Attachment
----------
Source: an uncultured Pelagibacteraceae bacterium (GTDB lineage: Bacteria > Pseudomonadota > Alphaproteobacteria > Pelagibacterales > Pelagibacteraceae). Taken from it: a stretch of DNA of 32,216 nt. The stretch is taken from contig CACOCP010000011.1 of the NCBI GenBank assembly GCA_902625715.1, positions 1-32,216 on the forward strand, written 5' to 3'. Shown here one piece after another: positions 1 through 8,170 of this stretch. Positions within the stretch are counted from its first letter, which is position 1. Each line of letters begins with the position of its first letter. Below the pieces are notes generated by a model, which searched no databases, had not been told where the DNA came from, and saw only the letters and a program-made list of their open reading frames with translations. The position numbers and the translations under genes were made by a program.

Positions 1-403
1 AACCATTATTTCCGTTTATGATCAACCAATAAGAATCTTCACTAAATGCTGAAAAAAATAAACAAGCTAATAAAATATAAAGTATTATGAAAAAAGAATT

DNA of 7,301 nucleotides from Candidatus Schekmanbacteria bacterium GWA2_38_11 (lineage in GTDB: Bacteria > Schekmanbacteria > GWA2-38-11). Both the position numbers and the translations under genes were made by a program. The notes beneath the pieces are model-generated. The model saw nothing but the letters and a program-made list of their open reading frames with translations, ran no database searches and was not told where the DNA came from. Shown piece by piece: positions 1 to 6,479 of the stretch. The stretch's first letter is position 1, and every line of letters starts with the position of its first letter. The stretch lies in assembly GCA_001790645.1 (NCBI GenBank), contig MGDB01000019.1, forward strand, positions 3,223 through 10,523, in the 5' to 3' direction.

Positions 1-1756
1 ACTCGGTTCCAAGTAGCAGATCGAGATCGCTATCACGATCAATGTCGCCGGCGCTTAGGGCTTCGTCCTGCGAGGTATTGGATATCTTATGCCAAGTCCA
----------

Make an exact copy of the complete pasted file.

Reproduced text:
Source: an uncultured Pelagibacteraceae bacterium (GTDB lineage: Bacteria > Pseudomonadota > Alphaproteobacteria > Pelagibacterales > Pelagibacteraceae). Taken from it: a stretch of DNA of 32,216 nt. The stretch is taken from contig CACOCP010000011.1 of the NCBI GenBank assembly GCA_902625715.1, positions 1-32,216 on the forward strand, written 5' to 3'. Shown here one piece after another: positions 1 through 8,170 of this stretch. Positions within the stretch are counted from its first letter, which is position 1. Each line of letters begins with the position of its first letter. Below the pieces are notes generated by a model, which searched no databases, had not been told where the DNA came from, and saw only the letters and a program-made list of their open reading frames with translations. The position numbers and the translations under genes were made by a program.

Positions 1-403
1 AACCATTATTTCCGTTTATGATCAACCAATAAGAATCTTCACTAAATGCTGAAAAAAATAAACAAGCTAATAAAATATAAAGTATTATGAAAAAAGAATT

DNA of 7,301 nucleotides from Candidatus Schekmanbacteria bacterium GWA2_38_11 (lineage in GTDB: Bacteria > Schekmanbacteria > GWA2-38-11). Both the position numbers and the translations under genes were made by a program. The notes beneath the pieces are model-generated. The model saw nothing but the letters and a program-made list of their open reading frames with translations, ran no database searches and was not told where the DNA came from. Shown piece by piece: positions 1 to 6,479 of the stretch. The stretch's first letter is position 1, and every line of letters starts with the position of its first letter. The stretch lies in assembly GCA_001790645.1 (NCBI GenBank), contig MGDB01000019.1, forward strand, positions 3,223 through 10,523, in the 5' to 3' direction.

Positions 1-1756
1 ACTCGGTTCCAAGTAGCAGATCGAGATCGCTATCACGATCAATGTCGCCGGCGCTTAGGGCTTCGTCCTGCGAGGTATTGGATATCTTATGCCAAGTCCA